Very good question Jim and I agree. Many, many famous locations have been done to the point of cliche.

However, I will build a little upon what Tom Duffy mentioned. I think the degree of cliche is attributable to the photographer. Last Spring, I got to see Michael A. Smith's work first-hand. Two of his photos struck me along the cliche theme. (These were both 8x20 B&W contact prints.) This first was his rendition of Bryce Canyon. It was the "standard view" that countless people have shot. Except, it was B&W with the most shimmering array of gray tonal values I have ever seen. I said out loud "why would anyone say this has to be done in color".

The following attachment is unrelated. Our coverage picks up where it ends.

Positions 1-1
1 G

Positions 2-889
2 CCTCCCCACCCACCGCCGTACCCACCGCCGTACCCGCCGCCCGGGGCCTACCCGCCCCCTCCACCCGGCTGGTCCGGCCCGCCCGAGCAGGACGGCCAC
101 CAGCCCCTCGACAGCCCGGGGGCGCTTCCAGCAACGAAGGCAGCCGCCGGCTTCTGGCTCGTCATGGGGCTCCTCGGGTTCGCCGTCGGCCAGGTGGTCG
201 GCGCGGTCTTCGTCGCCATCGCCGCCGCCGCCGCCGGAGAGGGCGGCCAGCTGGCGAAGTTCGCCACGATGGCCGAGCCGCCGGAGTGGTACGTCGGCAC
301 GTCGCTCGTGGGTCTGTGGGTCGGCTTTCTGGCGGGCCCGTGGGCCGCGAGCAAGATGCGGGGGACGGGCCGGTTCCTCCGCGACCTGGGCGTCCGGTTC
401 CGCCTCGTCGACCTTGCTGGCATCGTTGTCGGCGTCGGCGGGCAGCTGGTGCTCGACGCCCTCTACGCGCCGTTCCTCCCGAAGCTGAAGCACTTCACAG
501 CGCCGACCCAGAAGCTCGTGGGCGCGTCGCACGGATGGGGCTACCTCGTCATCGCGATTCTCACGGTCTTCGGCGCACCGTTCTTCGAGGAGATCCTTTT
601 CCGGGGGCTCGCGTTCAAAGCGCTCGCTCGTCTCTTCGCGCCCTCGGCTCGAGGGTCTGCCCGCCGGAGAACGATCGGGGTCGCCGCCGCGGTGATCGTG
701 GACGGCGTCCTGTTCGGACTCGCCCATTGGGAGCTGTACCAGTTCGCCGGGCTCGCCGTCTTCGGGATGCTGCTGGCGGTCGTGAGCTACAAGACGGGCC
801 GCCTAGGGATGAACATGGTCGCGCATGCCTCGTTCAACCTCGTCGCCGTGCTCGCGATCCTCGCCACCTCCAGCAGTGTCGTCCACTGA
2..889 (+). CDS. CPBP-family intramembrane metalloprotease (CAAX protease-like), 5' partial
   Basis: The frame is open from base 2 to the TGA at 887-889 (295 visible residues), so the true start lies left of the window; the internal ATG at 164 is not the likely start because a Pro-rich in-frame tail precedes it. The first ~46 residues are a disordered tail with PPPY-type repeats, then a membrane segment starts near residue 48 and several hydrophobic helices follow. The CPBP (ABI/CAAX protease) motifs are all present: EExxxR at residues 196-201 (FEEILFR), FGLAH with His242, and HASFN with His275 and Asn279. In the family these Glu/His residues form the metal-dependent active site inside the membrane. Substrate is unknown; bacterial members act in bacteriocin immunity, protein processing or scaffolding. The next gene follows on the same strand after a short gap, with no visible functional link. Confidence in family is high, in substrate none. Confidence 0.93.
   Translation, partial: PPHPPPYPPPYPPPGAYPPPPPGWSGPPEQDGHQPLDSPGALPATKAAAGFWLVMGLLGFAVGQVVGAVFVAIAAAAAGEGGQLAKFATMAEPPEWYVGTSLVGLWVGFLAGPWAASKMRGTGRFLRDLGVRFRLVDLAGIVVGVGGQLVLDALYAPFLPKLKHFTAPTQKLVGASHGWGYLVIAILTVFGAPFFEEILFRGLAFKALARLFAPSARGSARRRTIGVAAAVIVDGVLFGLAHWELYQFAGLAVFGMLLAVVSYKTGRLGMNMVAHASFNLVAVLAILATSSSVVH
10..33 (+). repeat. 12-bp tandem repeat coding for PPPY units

The second was some South Western desert buttes. "Monument Valley" I reverently thought and asked? "No" replied Michael, "I don't remember where it was". A nameless place and I thought I was looking at the classical Monument Valley scene. John Ford would have drooled!

Well, not everyone of us can handle the famous and obscure so well. But with this experience in mind, I now believe its still the individual photographer that makes the difference. Wasn't it Bravo who said "those who see through another photographer's eyes are blind"?